But it’s true that we are on that “side” of a continuum. And, friends, our theology literally just moved TOWARD Fred Phelps, not away from him this week.

We are all stained by this, and it is a great sin.

So, if we can’t assume change at General Conference, what can we assume?

We should assume that the WCA will bring forward a constitutional version of their Traditional Plan in 2020.
We should assume that it will pass.
We should assume that everyone else —Moderates and Progressives— are today feverishly looking at ALL options for their future.
We should assume all sorts of contingencies, most of which will not happen.
We should assume a confusing time of many competing and varying options for our future.
We should assume that this group of American Methodists could be as large as 65-70% of all American Methodists.
We should assume that some will publicly leave, or separate from the use of the words “United Methodist.”
We should assume that some Progressives will no longer even be tolerant of “live and let live” and believe the only full inclusion can fix this horrible “stain.”

We should assume that, because of all these competing previous assumptions, this process will be messy.

Above all, the point of this post is: We should assume that these options cannot, and will not, include legislative change at General Conference.

Everyone needs to get on this last train FIRST, so that we can work through all the other messy assumptions prior…

The very first rule that Methodists ever had for themselves was “Do No Harm.”

For years, we Reconciling Methodists have suggested that the vote of the General Conference causes harm. Today, I am pushing that idea further, and beating the drum extra loudly, so all are sure to hear:

To suggest a legislative remedy, through the General Conference…THAT is now the harmful idea, given what we know.

If we are Methodists, then, we are always called to stop harm.

What are all the future options for us?

I’d simply implore that we make space for ideas…for questions….with the bedrock faith that:

Something new is about to be born.

For now, don’t shoot down, or edit any idea, or anyone who wants to join the conversation. There will be a “sorting” that takes place, for sure.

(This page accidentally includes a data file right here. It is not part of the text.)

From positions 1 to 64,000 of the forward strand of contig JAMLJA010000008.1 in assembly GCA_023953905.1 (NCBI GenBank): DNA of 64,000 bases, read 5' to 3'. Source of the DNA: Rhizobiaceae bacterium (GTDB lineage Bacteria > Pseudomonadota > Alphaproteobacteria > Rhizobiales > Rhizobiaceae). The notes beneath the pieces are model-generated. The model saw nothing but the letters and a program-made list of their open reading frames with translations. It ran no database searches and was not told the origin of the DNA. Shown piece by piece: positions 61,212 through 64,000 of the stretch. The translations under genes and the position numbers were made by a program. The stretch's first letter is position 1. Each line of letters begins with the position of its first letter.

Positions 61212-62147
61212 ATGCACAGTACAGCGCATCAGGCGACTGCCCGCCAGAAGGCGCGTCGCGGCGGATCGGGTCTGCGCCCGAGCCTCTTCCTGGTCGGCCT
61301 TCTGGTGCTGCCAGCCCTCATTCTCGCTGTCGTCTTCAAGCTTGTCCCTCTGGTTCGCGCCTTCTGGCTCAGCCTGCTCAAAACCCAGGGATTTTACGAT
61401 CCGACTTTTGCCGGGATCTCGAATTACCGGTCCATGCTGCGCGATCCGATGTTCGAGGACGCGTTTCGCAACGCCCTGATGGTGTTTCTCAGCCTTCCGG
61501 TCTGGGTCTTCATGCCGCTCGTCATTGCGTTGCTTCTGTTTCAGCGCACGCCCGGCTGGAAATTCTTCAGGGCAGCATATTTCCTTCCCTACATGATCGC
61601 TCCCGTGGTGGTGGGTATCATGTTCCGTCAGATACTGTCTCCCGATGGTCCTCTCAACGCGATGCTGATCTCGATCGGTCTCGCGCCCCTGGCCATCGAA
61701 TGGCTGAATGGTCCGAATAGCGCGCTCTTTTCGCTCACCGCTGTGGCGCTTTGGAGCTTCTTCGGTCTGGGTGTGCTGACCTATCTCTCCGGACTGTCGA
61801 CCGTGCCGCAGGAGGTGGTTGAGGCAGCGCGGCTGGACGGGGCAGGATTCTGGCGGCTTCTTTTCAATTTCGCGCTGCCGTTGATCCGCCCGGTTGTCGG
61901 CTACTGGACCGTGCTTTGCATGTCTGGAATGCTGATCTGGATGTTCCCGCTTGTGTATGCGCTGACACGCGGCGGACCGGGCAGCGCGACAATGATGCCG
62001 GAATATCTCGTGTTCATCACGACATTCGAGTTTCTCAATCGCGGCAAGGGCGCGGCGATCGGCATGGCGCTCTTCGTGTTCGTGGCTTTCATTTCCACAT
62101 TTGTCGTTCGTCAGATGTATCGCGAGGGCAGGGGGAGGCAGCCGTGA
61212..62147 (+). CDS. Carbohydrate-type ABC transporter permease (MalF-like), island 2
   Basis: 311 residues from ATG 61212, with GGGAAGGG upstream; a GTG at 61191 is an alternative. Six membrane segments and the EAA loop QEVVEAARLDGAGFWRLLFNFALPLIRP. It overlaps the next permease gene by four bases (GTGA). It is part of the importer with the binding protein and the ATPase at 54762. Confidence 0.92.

Increasingly, we must listen TO queer people themselves, and not lecture AT them. We must increasingly put PEOPLE first, not structure.

The only thing I really know is that our best solutions will be person-centered solutions.

I also pray that this very process also not cause harm either. I hope and pray that as we enter this messy season, we are all mindful of causing additional harm in the process itself.

“We are where we are,” and “It is what it is..”

We know now that everything has changed and is never going back.

Now the only question is: What new will God birth among us?

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Eric Folkerth is a minister, musician, author and blogger. He is Senior Pastor of The Woods United Methodist Church in Grand Prairie, Texas. For seventeen years, he was pastor at Northaven UMC in Dallas, Texas. Eric is an avid blogger and published author. Eric is also an award-winning singer-songwriter, who performs throughout Texas and the Southwest. He's won honorable mention in both the Billboard and Great American song contests; and he's been a finalist in the 5th Street Festival and South Florida Folk Festival songwriter competitions. Eric is also a leader of Connections, a unique band comprised of United Methodist clergy and layfolk from throughout North Texas. Connections performs "cover shows" of artists like Dan Fogelberg, Chicago, Eagles, Doobie Brothers, Billy Joel, Stevie Wonder, James Taylor and others. Their shows draw crowds of between 300 and 1,000 fans, and they have raised more than $240,000 dollars for worthy charities. Eric has led or co-led hundreds of persons on mission trips around the globe, to places such as Mexico, Haiti, Russia, and Nepal. He has worked with lay persons to build ten homes, and one Community Center, in partnership with Habitat for Humanity of Dallas. He's a popular preacher, and often tackles challenging issues of social justice in his writings and sermons. His wife, Judge Dennise Garcia, is a State District Judge for Dallas, County. As judge of the 303rd Family District Court, she consistently gets high ratings from area lawyers, and was named "best judge" by The Dallas Observer. First elected in 2004, she was the first Latina ever elected to a county-wide bench in Dallas County. She was re-elected for a third term in 2010. They have the world's best daughter, Maria, and an incredible dog, Daisy.

11 thoughts on ““We Know What We Know” About Methodism

  1. Hi. I shared this on my own blog but it seems it does not recognize you as the author. Its almost as if I wrote it. Did I miss something when I reposted the blog and is there a way to correct it?

  2. Since we are throwing ideas out there. Maybe its time for the Methodist Episcopal Church to be reborn. Or am I just dreaming?

  3. Anglican here, watching the UMC with interest and affection. I’m curious how generational changes might weigh in? In the Episcopal Church, there are some definite differences in our church-wide legislative assembly among different generations. I believe that’s true in the Anglican Communion — not just in wealthy nations — but I’m not sure. As boomers age out of their work as delegates in the US and elsewhere, might that change things?

    It’s a genuine question. Anyway, prayers ascending for you all, my siblings in Christ. Thanks for this piece and for your witness to God’s gracious love.